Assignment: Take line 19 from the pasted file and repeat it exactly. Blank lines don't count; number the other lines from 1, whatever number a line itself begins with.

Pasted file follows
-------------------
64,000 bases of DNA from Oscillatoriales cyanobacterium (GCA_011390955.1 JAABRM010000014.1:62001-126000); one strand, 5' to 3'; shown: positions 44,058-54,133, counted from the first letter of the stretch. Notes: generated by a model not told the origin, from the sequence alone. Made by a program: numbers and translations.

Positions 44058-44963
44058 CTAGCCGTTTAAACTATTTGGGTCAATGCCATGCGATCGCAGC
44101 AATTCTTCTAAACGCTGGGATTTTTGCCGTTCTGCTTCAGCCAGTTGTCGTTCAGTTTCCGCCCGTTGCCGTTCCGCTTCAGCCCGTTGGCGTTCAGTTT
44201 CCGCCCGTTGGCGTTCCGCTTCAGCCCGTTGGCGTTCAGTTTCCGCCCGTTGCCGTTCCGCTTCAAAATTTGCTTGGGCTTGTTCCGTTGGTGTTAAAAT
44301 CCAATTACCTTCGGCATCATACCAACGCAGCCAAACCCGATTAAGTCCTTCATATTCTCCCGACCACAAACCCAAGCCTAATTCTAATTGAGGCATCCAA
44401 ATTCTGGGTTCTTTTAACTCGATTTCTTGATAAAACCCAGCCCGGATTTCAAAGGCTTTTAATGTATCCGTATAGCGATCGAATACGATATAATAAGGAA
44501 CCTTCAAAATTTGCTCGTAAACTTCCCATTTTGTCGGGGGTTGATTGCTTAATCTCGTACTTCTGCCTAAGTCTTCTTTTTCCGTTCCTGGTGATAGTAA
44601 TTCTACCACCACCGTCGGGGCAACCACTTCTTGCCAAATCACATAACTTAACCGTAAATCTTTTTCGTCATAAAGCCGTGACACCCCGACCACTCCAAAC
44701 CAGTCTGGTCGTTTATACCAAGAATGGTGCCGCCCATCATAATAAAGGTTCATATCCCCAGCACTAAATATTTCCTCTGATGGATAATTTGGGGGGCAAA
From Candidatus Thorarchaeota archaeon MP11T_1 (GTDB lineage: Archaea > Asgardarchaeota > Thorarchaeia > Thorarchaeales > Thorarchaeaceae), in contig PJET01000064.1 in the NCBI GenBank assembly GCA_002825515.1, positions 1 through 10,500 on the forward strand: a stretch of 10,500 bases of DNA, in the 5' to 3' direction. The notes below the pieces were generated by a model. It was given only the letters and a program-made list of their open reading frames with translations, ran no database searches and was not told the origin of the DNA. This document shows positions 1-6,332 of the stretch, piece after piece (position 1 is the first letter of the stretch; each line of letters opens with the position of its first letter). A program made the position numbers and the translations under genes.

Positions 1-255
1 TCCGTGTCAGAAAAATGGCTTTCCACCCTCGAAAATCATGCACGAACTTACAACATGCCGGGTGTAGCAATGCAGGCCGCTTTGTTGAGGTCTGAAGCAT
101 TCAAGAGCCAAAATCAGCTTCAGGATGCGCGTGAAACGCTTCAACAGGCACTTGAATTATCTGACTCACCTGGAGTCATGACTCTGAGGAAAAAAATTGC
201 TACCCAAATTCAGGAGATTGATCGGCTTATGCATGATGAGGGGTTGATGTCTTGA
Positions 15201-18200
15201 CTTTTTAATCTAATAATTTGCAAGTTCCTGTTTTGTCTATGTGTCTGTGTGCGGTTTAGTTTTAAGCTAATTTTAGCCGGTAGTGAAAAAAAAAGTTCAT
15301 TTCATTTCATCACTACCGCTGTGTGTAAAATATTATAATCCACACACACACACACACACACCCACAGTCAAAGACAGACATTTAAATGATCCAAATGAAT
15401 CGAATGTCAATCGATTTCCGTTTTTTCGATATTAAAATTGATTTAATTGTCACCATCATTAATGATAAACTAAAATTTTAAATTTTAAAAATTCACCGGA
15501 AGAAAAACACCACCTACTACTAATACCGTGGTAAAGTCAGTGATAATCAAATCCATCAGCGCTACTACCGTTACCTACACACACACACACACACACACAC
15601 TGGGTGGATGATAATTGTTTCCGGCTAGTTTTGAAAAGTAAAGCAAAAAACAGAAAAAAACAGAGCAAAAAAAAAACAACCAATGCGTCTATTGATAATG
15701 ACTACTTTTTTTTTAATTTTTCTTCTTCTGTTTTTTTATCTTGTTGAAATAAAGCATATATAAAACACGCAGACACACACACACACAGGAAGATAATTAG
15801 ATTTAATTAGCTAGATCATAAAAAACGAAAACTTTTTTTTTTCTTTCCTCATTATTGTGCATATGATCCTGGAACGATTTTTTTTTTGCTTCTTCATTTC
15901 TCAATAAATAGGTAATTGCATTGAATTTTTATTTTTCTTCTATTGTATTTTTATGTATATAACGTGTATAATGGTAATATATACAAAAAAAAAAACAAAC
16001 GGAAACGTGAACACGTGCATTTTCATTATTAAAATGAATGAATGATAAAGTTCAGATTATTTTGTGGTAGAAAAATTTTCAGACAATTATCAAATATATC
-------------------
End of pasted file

15401 CGAATGTCAATCGATTTCCGTTTTTTCGATATTAAAATTGATTTAATTGTCACCATCATTAATGATAAACTAAAATTTTAAATTTTAAAAATTCACCGGA